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lecture_7- Special Types of Matrices and Partitioned Matrices Part 2

Lecture_7- Special Types of Matrices and Partitioned Matrices Part 2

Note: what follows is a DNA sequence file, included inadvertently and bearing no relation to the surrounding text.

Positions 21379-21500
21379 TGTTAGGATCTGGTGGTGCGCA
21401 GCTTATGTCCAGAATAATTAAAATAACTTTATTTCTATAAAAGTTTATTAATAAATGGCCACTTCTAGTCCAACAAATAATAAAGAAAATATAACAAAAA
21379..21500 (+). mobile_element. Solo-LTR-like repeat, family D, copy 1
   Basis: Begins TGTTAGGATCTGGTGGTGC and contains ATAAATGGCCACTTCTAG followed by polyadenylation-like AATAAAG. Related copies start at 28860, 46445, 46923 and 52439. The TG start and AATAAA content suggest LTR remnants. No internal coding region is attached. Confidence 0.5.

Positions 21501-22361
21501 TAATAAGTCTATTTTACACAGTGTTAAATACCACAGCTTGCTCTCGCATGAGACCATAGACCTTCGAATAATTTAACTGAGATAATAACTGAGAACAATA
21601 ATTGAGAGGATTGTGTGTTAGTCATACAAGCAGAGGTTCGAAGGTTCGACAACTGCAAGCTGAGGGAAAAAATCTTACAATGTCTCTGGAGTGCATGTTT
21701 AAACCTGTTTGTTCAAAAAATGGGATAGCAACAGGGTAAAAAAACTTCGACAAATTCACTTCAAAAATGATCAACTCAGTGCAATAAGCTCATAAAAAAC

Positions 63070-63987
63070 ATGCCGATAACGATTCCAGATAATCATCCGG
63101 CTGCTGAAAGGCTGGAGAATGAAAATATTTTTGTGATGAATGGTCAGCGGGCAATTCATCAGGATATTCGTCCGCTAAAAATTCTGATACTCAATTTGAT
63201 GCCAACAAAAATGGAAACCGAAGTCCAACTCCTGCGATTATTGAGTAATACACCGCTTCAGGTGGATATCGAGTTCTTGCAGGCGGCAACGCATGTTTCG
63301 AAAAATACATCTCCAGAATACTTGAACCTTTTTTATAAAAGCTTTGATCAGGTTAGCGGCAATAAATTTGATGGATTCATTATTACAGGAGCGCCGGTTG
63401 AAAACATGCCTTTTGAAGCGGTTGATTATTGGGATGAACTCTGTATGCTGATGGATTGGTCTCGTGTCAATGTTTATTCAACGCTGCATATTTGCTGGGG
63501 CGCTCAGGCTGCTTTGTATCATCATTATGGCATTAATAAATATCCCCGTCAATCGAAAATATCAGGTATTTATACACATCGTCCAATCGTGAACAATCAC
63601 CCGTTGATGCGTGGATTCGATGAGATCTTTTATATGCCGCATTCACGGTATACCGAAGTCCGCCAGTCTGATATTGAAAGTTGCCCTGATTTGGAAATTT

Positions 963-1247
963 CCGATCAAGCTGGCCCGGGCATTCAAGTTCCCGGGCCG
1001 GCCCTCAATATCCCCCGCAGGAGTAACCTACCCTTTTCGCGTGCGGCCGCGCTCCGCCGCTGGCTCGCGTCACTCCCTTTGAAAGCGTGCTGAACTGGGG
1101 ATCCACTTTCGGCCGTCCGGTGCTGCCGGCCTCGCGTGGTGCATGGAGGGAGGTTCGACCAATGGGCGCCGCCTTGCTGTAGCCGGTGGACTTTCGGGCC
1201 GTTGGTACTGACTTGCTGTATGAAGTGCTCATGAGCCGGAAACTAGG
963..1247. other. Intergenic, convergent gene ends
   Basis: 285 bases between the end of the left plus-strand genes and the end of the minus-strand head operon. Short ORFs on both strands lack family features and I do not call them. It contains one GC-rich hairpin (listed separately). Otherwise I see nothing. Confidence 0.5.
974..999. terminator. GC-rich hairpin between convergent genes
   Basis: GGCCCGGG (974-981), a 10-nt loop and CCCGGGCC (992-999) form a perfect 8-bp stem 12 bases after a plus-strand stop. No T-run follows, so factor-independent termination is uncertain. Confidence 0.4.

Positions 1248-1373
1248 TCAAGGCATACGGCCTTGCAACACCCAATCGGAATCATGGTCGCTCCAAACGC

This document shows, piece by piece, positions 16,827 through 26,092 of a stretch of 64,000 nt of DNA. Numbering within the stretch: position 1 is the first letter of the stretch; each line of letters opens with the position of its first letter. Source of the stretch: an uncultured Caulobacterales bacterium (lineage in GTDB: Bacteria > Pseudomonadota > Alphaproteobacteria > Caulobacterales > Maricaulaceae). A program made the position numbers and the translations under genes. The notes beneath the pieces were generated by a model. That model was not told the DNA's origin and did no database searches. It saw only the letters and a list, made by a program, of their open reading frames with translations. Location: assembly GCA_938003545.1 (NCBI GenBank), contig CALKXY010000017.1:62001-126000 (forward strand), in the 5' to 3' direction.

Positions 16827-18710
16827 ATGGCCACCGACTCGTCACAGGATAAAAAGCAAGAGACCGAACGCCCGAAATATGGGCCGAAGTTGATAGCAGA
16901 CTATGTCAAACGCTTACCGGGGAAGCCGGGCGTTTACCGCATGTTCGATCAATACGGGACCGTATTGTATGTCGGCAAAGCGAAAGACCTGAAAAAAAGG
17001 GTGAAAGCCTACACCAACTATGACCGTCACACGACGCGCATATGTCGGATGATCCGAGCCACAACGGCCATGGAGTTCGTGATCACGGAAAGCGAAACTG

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MA 265 LECTURE NOTES: WEDNESDAY, JANUARY 23 Special Types of Matrices Linear Systems and Inverses. We return to the question of solving a system of linear systems: a 11 x 1 + a 12 x 2 + · · · + a 1 n x n = b 1 a 21 x 1 + a 22 x 2 + · · · + a 2 n x n = b 2 . . . . . . . . . . . . a m 1 x 1 + a m 2 x 2 + · · · + a mn x n = b m Recall that we can express this system as a product of matrices: A = a 11 a 12 ... a 1 n a 21 a 22 ... a 2 n . . . . . . . . . . . . a m 1 a m 2 ... a mn , x = x 1 x 2 . . . x n and b = b 1 b 2 . . . b n = A x = b . For simplicity, assume that m = n . We will show that if A is a nonsingular matrix, then the system has a unique solution. Recall that we say that A is nonsingular (or invertible ) if there exists an n × n matrix A - 1 such that AA - 1 = A - 1 A = I n is the n × n identity matrix. First we show that the system has at least one solution x 1 . Indeed, denote x 1 = A - 1 b . Then we have A x 1 = A ( A - 1 b ) = ( AA - 1 ) b = I n b = b so that x 1 is a solution. Now we show that the system has at most one solution. Indeed, say that x 2 is another solution. Then we have x 2 = I n x 2 = ( A - 1 A ) x 2 = A - 1 ( A x 2 ) = A - 1 b = x 1 .
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